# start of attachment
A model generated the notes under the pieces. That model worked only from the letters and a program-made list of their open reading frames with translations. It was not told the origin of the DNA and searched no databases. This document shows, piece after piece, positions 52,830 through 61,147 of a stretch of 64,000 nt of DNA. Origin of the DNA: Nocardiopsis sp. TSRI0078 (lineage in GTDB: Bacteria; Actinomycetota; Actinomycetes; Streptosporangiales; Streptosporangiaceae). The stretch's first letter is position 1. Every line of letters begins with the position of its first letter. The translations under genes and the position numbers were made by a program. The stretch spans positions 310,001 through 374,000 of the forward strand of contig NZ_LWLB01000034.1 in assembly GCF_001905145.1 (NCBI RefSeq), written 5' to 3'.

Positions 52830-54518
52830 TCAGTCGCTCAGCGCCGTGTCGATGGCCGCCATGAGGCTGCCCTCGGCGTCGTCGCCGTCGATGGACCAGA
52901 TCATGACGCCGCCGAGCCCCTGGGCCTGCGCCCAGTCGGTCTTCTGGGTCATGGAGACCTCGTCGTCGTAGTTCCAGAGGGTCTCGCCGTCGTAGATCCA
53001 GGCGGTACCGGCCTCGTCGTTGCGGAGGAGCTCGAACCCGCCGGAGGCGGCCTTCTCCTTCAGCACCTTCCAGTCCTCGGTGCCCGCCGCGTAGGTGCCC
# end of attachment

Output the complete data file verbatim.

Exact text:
A model generated the notes under the pieces. That model worked only from the letters and a program-made list of their open reading frames with translations. It was not told the origin of the DNA and searched no databases. This document shows, piece after piece, positions 52,830 through 61,147 of a stretch of 64,000 nt of DNA. Origin of the DNA: Nocardiopsis sp. TSRI0078 (lineage in GTDB: Bacteria; Actinomycetota; Actinomycetes; Streptosporangiales; Streptosporangiaceae). The stretch's first letter is position 1. Every line of letters begins with the position of its first letter. The translations under genes and the position numbers were made by a program. The stretch spans positions 310,001 through 374,000 of the forward strand of contig NZ_LWLB01000034.1 in assembly GCF_001905145.1 (NCBI RefSeq), written 5' to 3'.

Positions 52830-54518
52830 TCAGTCGCTCAGCGCCGTGTCGATGGCCGCCATGAGGCTGCCCTCGGCGTCGTCGCCGTCGATGGACCAGA
52901 TCATGACGCCGCCGAGCCCCTGGGCCTGCGCCCAGTCGGTCTTCTGGGTCATGGAGACCTCGTCGTCGTAGTTCCAGAGGGTCTCGCCGTCGTAGATCCA
53001 GGCGGTACCGGCCTCGTCGTTGCGGAGGAGCTCGAACCCGCCGGAGGCGGCCTTCTCCTTCAGCACCTTCCAGTCCTCGGTGCCCGCCGCGTAGGTGCCC